The Art of Occupy

A guest post by ARC Associate Director Michele Rabkin.
Someone  sent me an email recently asking “where are the artists” in the Occupy Cal movement.  My short answer would be: everywhere.  From my perch on the sidelines, I have observed arts embedded in the protests and demonstrations in a number of ways and on a number of levels.  Some echo long-standing traditions of protest.  Folk singers and gospel choirs have sung from the steps of Sproul Hall. Slogans have been hand-lettered on fabric banners that adorn the plaza. Following a joint march of students from UCB and Berkeley High, I’m told that hundreds stood in line to receive silk-screened “Hella Occupy” posters. Others take a more playful/conceptual approach. When tents were banned from the plaza, a group attached tents to balloons and set them afloat in the sky overhead. Others placed dozens of books on the ground, splayed open in tent-like shapes. The plaza sported several installations concocted of tree branches and one large pink paper-mache dinosaur (sadly destroyed in the police raid).  There have been satiric performances by the UC Movement for Efficient Privatization (UCMeP).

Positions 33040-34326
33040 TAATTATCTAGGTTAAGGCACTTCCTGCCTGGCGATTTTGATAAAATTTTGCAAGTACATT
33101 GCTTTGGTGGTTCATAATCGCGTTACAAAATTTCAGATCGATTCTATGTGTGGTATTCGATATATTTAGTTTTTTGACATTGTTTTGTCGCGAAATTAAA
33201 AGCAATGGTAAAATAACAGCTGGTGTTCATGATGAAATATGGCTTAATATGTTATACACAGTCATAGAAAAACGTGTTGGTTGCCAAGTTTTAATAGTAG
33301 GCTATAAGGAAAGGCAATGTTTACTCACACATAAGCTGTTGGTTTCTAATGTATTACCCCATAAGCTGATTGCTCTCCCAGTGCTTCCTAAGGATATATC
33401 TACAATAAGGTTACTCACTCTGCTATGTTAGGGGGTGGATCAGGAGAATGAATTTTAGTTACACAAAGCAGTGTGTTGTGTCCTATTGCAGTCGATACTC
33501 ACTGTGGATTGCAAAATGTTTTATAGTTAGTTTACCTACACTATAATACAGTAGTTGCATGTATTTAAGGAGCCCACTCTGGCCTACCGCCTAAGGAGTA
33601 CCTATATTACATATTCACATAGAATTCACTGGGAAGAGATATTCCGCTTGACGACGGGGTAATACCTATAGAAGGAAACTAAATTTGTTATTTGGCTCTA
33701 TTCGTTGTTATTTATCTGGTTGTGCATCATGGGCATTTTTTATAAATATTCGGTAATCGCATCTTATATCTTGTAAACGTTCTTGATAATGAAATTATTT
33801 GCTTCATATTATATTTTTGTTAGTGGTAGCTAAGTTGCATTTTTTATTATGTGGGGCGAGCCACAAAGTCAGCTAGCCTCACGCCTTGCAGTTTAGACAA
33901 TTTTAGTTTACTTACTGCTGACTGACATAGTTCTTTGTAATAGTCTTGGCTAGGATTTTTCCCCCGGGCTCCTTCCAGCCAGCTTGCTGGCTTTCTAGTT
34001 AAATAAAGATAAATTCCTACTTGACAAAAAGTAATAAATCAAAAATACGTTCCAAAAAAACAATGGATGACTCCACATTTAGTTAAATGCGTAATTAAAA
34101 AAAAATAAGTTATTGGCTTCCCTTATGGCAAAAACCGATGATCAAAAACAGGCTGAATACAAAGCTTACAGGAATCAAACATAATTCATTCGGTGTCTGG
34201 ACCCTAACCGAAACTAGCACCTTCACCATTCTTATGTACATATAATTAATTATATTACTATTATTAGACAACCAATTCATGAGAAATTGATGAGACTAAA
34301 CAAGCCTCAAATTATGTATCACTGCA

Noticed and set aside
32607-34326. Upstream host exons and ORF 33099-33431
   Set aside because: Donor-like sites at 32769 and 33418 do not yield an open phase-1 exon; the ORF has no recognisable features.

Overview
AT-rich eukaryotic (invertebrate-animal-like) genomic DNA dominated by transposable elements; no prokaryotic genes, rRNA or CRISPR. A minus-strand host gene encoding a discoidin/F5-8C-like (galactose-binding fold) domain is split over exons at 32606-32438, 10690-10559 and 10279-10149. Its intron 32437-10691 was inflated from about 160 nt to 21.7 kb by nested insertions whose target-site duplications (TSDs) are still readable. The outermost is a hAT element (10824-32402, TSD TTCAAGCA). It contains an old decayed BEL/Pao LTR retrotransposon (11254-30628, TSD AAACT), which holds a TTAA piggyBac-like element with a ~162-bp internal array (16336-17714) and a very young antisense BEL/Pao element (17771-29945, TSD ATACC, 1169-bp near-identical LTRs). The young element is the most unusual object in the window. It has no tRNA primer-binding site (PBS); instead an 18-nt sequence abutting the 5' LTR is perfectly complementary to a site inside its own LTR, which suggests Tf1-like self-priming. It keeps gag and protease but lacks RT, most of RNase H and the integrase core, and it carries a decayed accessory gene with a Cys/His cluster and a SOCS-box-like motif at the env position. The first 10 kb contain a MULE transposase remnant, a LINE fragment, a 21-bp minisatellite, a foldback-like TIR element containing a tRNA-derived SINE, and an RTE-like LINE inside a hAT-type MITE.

And then there are artists as citizens. Faculty member and poet Robert Hass has written eloquently about his experience on the front lines of the protests, where he was on the receiving end of a police baton.  I count nine ARC-affiliated professors among the group of forty-seven that called for a special meeting of the Academic Senate to discuss recent police actions, and recognize many other familiar names.  Even before the recent turbulence, ARC faculty were working to imagine a new future for the university—and in recent days, many of them have been speaking out, teaching-in, and organizing.  Artists can bring to the table not just superior graphic design skills or soaring soprano voices, but the ability to think critically, creatively, and expansively.  Too often, artists are lauded only for their ability to clearly communicate information or ideas formulated by others.  The current moment is one in which we can recognize the role that artists play as thought leaders.